A glorious Brighton morning and I should really be out in it, somehow. But last night there was very little sleep, and now I am preparing for another week of dentist, trying every few minutes to get through to the surgery on the phone, because clearly things are not right.
Even so, I see possibilities for getting it righter with M.E.-related life and stuff. I have lost the plot a little, allowed myself to become innerly unravelled by the past year’s relapse, the on-goingness of it and the vague state-of-emergency feeling about health issues generally. I have not brought the necessary acceptance that allows one to live the situation with a measure of serenity and grace. Because there are times when I do manage this, I know the difference. In saying this, I am not blaming myself for the unravelling, and I am doing the best I can. But inner Zen master needs to come and sound the bell, light the candle, remind me not to be afraid or discouraged.
I have had a nice response from a poetry editor. Whether it will lead to anything substantial I can’t say, especially as it depends on the quality of energy and focus I can bring to new work. But it is not nothing – actually, it is something, especially in today’s difficult climate – when an editor takes enough interest to really engage with one’s work. I still can’t bring myself to decide on whether to focus primarily on poetry or prose project. I am unwilling to give up either, but at some point I need to decide because I can’t do both. At the moment it is rather academic because I can scarcely attend to anything very much. I have moments, but not enough for sustained work or focus. This too, I can probably get righter.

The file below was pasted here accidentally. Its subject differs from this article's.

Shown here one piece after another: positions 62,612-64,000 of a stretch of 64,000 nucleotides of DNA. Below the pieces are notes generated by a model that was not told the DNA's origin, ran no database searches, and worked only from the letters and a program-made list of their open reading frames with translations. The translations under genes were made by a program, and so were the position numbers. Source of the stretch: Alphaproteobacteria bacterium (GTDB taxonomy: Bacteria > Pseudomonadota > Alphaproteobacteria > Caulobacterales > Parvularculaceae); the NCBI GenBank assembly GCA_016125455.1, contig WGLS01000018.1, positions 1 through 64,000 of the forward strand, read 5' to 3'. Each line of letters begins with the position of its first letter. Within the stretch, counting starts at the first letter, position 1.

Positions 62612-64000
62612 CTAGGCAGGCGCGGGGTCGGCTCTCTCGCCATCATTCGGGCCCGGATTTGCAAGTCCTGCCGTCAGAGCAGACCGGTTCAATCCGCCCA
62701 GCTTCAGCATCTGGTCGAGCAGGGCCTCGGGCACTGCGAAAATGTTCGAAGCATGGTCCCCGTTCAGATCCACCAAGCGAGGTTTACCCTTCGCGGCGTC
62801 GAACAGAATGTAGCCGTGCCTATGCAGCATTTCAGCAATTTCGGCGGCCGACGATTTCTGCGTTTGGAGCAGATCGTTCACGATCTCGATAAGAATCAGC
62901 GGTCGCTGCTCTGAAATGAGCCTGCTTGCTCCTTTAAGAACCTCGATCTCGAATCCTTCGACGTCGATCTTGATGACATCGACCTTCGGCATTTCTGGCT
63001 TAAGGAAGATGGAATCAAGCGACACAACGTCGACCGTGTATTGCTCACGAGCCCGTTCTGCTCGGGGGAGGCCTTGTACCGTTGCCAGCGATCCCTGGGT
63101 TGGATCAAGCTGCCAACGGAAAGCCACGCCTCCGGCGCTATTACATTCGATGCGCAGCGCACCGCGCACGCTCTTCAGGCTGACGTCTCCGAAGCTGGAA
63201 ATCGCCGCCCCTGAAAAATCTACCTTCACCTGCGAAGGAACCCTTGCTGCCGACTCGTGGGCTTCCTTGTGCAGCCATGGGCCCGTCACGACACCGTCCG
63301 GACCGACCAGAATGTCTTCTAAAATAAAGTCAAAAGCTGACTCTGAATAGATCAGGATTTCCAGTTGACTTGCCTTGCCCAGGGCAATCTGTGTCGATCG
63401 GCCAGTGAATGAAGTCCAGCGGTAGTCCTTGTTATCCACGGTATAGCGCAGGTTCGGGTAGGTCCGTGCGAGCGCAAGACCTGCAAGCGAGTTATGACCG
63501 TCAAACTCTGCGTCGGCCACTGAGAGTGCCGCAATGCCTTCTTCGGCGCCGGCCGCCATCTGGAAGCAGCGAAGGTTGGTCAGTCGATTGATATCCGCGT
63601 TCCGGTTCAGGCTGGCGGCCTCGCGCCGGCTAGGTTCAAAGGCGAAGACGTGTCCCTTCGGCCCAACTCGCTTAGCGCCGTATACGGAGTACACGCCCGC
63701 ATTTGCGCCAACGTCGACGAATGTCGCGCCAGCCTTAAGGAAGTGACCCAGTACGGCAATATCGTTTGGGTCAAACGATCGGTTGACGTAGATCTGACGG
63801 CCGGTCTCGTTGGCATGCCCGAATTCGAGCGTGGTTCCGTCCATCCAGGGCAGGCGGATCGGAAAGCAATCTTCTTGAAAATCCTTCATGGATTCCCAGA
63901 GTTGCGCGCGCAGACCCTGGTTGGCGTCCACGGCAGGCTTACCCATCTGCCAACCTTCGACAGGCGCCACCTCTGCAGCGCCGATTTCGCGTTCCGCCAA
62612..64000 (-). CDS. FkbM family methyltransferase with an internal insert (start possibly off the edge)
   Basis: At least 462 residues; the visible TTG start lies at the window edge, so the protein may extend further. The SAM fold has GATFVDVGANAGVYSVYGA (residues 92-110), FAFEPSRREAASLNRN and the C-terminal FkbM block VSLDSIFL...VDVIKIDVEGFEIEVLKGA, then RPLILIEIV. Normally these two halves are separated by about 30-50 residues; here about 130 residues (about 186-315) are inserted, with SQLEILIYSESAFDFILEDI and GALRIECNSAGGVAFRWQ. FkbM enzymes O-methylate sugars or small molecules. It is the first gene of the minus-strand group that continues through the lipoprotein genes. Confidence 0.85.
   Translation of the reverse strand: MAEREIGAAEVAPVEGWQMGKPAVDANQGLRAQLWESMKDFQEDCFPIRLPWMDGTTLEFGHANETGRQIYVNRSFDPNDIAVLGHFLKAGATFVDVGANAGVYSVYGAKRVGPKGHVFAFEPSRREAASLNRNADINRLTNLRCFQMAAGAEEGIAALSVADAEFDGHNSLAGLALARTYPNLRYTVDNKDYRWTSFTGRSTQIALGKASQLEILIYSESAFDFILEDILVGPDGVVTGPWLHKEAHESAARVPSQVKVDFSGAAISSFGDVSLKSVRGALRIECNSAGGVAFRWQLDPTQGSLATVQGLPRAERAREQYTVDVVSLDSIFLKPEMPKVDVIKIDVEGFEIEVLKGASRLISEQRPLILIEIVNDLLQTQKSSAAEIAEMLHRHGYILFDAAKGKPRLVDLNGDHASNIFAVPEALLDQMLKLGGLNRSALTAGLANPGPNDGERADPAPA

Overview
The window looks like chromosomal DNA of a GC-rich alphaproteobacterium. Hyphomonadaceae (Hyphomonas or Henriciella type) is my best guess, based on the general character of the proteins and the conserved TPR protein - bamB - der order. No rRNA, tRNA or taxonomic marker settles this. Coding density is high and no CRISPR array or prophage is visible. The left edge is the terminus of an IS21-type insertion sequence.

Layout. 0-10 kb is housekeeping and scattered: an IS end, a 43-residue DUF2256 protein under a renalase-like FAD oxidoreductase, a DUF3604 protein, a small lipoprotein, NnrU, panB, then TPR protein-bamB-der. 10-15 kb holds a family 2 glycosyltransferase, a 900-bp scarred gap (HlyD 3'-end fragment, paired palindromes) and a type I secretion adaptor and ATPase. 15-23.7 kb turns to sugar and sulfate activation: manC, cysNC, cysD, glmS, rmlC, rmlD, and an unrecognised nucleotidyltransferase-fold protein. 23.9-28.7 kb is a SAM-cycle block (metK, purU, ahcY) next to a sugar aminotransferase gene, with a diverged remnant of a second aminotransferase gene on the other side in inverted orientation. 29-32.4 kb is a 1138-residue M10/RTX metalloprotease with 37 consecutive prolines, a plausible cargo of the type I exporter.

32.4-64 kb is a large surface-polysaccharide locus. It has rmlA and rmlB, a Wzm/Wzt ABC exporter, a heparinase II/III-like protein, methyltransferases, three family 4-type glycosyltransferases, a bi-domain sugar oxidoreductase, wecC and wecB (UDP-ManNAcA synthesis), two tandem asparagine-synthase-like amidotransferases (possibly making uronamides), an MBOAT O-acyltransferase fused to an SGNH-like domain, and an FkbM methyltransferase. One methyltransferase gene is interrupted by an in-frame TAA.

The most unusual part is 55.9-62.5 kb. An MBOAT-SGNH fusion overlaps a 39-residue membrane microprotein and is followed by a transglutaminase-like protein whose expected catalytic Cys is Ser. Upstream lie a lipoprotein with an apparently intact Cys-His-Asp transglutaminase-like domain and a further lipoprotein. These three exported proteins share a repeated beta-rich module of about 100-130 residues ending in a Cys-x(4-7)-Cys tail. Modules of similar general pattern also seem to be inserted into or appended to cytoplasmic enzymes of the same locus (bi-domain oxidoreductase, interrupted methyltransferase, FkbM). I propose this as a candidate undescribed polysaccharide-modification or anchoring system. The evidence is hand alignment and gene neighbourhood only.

Out in the world of the working well, things also go pear-shaped, as we know. I have been following the extraordinary business at the Poetry Society who, if they don’t get their house in order, seem to be in danger of losing the funding that keeps them in operation. Some of these funds have (needlessly, it seems) been spent on employing the same lawyers that Rupert Murdoch has been using. Anyone interested can get a pretty clear picture over at Jane Holland’s. This has not been brilliant P.R. for poets generally, and the Guardian, as George Szirtes says, has been having a right good snigger at them all, even though many of those involved are not actually poets themselves.
I do recall, though, Ros Barber (poet and now also novelist) saying something to the effect that being in the company of novelists was lovely after the poetry scene, which resembled a knife fight in a phone box. Another good reason, if one had a choice, to stay on the edge?